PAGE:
Liaisons undertook a range of approaches  some comprehensive and relatively costly and others more modest. Several sponsored expansive, multiphase programs that included training, technical assistance (TA), and small grants. All offered individual workshops and/or one-on-one TA. Several worked with intermediary partners to help small FBCOs cultivate their organizational capacity.

Practice Model 4. Three Comprehensive Programs to Build Sector Capacity

The New Jersey Office of Faith-Based Initiatives uses dedicated state funding for three types of grant making to build the organizational capacity of small FBCOs. Organizational Infrastructure Development grants are awarded to emerging organizations, accompanied by TA and other assistance. Direct Service grants are awarded to FBCOs collaborating with other organizations in service delivery focused on five programmatic areas: youth, homeless, seniors, English language, and substance abuse treatment and prevention. Intermediary Grants are awarded each year to selected organizations to help FBCOs throughout the state develop their capacity; in 2008, five grants were awarded to both faith-based and secular intermediaries.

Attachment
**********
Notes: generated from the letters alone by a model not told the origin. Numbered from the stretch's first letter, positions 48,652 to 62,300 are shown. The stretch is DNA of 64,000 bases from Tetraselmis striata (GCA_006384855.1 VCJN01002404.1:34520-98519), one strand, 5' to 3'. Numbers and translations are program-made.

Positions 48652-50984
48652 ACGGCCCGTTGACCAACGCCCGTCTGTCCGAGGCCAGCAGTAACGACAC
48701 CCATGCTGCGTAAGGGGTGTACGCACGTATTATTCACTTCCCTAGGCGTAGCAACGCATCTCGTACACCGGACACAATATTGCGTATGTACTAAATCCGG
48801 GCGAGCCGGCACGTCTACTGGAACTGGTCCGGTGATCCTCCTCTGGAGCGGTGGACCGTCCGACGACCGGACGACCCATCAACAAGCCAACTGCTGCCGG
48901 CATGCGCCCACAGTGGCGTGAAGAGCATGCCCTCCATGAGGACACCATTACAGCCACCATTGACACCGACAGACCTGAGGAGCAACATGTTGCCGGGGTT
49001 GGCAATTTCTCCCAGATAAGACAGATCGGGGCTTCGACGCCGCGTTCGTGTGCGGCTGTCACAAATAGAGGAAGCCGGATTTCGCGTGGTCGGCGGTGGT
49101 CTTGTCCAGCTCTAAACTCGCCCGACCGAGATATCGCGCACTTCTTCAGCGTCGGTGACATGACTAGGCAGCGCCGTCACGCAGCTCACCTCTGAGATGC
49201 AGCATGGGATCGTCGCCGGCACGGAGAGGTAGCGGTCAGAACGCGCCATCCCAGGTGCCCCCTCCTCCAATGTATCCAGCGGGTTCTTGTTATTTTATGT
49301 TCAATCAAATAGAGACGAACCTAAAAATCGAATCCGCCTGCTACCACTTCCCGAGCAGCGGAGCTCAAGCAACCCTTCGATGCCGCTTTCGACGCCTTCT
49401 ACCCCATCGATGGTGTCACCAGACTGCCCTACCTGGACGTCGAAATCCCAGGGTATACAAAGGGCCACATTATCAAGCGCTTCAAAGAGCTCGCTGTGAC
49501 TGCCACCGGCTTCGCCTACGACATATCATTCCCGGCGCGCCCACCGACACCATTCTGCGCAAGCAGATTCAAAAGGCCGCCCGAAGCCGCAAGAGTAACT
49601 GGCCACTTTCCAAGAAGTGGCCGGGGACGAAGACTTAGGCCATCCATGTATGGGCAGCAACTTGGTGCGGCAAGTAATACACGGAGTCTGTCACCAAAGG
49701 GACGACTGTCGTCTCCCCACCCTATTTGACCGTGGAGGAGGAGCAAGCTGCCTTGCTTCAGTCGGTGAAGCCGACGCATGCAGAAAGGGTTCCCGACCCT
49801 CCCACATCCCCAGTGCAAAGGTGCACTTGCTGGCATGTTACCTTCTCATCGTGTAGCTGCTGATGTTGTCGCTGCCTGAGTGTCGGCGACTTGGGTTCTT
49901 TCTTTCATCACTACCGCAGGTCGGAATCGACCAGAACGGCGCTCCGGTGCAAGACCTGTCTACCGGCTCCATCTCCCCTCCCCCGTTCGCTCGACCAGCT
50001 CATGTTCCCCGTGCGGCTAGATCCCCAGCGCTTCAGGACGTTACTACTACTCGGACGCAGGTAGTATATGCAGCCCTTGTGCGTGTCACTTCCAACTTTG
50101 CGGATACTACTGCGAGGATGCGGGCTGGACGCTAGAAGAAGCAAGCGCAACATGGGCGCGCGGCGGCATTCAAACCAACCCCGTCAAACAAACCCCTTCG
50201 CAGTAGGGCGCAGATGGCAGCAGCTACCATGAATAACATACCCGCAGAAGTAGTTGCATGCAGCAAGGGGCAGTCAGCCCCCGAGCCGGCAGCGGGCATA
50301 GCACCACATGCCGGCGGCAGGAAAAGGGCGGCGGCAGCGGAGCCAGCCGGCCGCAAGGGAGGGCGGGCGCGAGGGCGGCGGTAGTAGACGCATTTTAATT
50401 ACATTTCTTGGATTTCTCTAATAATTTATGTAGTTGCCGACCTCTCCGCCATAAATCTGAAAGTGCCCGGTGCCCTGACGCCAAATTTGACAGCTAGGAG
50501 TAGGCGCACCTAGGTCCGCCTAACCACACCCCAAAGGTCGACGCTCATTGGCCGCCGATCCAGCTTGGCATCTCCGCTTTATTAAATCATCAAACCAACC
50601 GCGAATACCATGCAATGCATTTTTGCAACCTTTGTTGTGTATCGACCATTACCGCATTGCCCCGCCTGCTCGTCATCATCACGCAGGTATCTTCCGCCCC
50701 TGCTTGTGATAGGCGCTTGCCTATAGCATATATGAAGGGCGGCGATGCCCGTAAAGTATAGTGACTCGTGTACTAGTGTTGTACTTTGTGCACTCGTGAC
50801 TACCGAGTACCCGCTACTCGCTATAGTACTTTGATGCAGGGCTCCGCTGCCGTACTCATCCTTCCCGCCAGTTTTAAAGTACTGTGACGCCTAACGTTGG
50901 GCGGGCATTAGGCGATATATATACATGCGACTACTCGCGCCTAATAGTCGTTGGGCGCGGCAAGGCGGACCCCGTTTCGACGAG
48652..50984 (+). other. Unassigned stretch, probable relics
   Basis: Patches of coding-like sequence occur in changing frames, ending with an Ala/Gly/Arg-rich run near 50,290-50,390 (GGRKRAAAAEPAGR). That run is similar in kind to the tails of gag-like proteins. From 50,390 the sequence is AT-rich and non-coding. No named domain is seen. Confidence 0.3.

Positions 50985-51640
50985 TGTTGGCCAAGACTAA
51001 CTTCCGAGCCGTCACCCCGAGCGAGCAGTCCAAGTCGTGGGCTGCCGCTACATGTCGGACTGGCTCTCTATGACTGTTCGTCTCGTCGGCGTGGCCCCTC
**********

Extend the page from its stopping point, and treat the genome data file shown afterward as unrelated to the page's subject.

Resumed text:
The 2006-2007 Texas Demonstration Project (TDP) entailed broad outreach and focused capacity building, accompanied by small grants for emerging FBCOs in four urban counties. Developed by partners including the OneStar Foundation and the Cornerstone Assistance Network (a faith-based intermediary) and funded by a Compassion Capital Fund demonstration grant awarded to OneStar, the TDP used a three-phase model. First, FBCOs were offered six broad capacity-building symposia, followed by focused workshops, in each county. The events were open to all and addressed topics including organizational development, leadership, collaboration, funding, and service delivery. Second, OneStar held a small grants competition for FBCO applicants that had participated in at least four of the six sessions offered in their county; 25 were awarded. Third, Cornerstone staff and consultants provided grantees with assessment, individualized TA, and consulting services, with a one-year follow-up retreat. Participants were asked to account for their grants, note additional money brought in, and identify best practices developed as a result of the program.